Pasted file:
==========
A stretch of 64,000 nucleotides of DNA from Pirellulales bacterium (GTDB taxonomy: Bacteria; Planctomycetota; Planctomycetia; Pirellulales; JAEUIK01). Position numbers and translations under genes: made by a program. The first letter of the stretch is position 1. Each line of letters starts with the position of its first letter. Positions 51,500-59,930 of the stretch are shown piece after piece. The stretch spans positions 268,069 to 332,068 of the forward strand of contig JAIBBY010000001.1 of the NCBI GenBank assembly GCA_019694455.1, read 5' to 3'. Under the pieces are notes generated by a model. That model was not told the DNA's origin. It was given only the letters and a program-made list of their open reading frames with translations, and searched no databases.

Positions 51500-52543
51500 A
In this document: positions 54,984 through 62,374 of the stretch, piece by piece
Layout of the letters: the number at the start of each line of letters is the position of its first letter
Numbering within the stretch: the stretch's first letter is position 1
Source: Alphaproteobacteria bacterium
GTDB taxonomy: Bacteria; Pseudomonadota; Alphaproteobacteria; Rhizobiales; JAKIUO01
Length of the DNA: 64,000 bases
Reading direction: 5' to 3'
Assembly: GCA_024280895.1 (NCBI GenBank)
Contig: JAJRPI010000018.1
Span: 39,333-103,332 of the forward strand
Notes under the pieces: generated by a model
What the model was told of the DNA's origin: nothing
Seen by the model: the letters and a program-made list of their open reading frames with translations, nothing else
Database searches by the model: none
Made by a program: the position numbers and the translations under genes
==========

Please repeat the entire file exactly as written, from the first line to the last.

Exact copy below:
A stretch of 64,000 nucleotides of DNA from Pirellulales bacterium (GTDB taxonomy: Bacteria; Planctomycetota; Planctomycetia; Pirellulales; JAEUIK01). Position numbers and translations under genes: made by a program. The first letter of the stretch is position 1. Each line of letters starts with the position of its first letter. Positions 51,500-59,930 of the stretch are shown piece after piece. The stretch spans positions 268,069 to 332,068 of the forward strand of contig JAIBBY010000001.1 of the NCBI GenBank assembly GCA_019694455.1, read 5' to 3'. Under the pieces are notes generated by a model. That model was not told the DNA's origin. It was given only the letters and a program-made list of their open reading frames with translations, and searched no databases.

Positions 51500-52543
51500 A
In this document: positions 54,984 through 62,374 of the stretch, piece by piece
Layout of the letters: the number at the start of each line of letters is the position of its first letter
Numbering within the stretch: the stretch's first letter is position 1
Source: Alphaproteobacteria bacterium
GTDB taxonomy: Bacteria; Pseudomonadota; Alphaproteobacteria; Rhizobiales; JAKIUO01
Length of the DNA: 64,000 bases
Reading direction: 5' to 3'
Assembly: GCA_024280895.1 (NCBI GenBank)
Contig: JAJRPI010000018.1
Span: 39,333-103,332 of the forward strand
Notes under the pieces: generated by a model
What the model was told of the DNA's origin: nothing
Seen by the model: the letters and a program-made list of their open reading frames with translations, nothing else
Database searches by the model: none
Made by a program: the position numbers and the translations under genes